Use of pocket-sized ultrasound device reduces need for further testing in clinical settings
Results from a study presented today at The International Liver Congress 2015 demonstrate that the use of a pocket-sized ultrasound device (PUD) helps to reduce the need for further testing in both the inpatient and outpatient setting.
The study evaluated the effectiveness of the PUD when testing for the following conditions: biliary-duct dilation, gallstones, ascites, splenomegaly, pleural effusion, pericardial effusion, urinary retention, urinary stones, abdominal mass and aortic aneurysm.
PUDs offer a comparable performance to standard ultrasonography, however the accuracy of a physical examination is often poor meaning that further tests are required. This study assessed whether adding the use of PUD to physical examination could lead to a reduction in the rate of additional tests.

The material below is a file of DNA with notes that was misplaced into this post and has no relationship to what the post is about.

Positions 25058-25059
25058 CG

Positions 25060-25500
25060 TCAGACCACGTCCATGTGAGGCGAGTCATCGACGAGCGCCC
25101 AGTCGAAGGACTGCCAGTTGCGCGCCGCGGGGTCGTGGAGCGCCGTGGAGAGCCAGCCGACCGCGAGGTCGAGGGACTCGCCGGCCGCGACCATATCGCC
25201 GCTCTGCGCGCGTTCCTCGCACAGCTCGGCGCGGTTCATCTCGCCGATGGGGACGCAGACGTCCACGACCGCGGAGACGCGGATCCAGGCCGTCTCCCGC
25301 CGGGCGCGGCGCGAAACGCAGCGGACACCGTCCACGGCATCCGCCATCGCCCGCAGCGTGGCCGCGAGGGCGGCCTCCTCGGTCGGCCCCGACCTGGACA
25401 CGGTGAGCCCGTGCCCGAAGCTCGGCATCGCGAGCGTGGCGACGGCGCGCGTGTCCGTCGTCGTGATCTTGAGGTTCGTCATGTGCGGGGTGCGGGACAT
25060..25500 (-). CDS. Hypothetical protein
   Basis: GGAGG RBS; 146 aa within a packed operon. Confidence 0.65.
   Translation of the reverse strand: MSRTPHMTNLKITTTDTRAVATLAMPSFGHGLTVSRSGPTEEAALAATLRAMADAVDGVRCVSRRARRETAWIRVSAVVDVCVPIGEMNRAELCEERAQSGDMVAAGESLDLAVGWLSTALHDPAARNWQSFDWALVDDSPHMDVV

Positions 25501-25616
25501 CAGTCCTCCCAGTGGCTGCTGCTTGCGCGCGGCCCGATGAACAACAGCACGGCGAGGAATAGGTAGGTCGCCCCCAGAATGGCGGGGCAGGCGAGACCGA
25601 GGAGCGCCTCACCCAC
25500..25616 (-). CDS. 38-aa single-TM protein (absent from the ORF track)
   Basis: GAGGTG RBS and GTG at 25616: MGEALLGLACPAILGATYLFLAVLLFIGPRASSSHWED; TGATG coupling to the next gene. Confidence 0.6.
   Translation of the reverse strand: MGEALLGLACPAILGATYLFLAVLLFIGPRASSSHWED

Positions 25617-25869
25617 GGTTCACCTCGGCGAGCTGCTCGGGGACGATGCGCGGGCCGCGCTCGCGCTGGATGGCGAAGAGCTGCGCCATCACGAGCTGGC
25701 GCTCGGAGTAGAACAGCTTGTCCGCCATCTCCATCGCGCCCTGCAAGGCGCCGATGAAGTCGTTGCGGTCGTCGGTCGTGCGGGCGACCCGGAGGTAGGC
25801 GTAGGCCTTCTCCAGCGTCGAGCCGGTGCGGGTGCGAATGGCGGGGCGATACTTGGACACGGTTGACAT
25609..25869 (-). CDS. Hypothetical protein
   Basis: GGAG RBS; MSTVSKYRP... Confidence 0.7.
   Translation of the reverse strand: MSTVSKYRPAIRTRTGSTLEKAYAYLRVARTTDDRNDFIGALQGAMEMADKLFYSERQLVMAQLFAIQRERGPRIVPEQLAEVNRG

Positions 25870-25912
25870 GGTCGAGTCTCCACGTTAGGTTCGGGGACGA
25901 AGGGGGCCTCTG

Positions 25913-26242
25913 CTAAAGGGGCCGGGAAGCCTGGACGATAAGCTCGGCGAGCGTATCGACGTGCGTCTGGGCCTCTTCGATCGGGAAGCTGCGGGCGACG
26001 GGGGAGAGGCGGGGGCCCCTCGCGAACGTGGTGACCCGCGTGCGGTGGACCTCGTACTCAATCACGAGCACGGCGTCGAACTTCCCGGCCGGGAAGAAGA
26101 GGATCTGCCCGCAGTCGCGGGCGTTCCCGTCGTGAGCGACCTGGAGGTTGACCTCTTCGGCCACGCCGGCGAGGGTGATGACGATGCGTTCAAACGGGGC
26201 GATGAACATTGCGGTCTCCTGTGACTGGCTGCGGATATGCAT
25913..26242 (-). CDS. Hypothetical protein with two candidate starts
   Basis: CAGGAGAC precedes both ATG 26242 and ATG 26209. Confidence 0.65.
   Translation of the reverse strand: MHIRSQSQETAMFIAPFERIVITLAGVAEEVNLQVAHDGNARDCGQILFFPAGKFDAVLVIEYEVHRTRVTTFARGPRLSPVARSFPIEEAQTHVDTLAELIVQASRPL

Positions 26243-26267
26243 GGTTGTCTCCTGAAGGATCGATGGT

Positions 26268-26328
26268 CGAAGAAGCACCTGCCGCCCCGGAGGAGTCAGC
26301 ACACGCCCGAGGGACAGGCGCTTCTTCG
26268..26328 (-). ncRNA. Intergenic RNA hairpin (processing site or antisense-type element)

Of the 1,962 patients included in the study:
- 726 (37%) were inpatients, 510 (26%) were hepatology outpatients and 726 (37%) were recruited from GPs
- Gallstones (37%), ascites - excessive accumulation of fluid in the abdominal cavity (17%), pleural effusion (13%), urinary stones (13%) and urinary retention (12%) accounted for more than 90% of the clinical questions, confirmed by PUD in 66% of cases
- The overall frequency of further tests needed after PUD was 37%
- The rate of agreement between findings of the PUD and additional tests was 89%
This study found that after basic training, the use of a PUD offers a simple and effective way to improve the accuracy of diagnosis and reduce the number of tests a patient needs.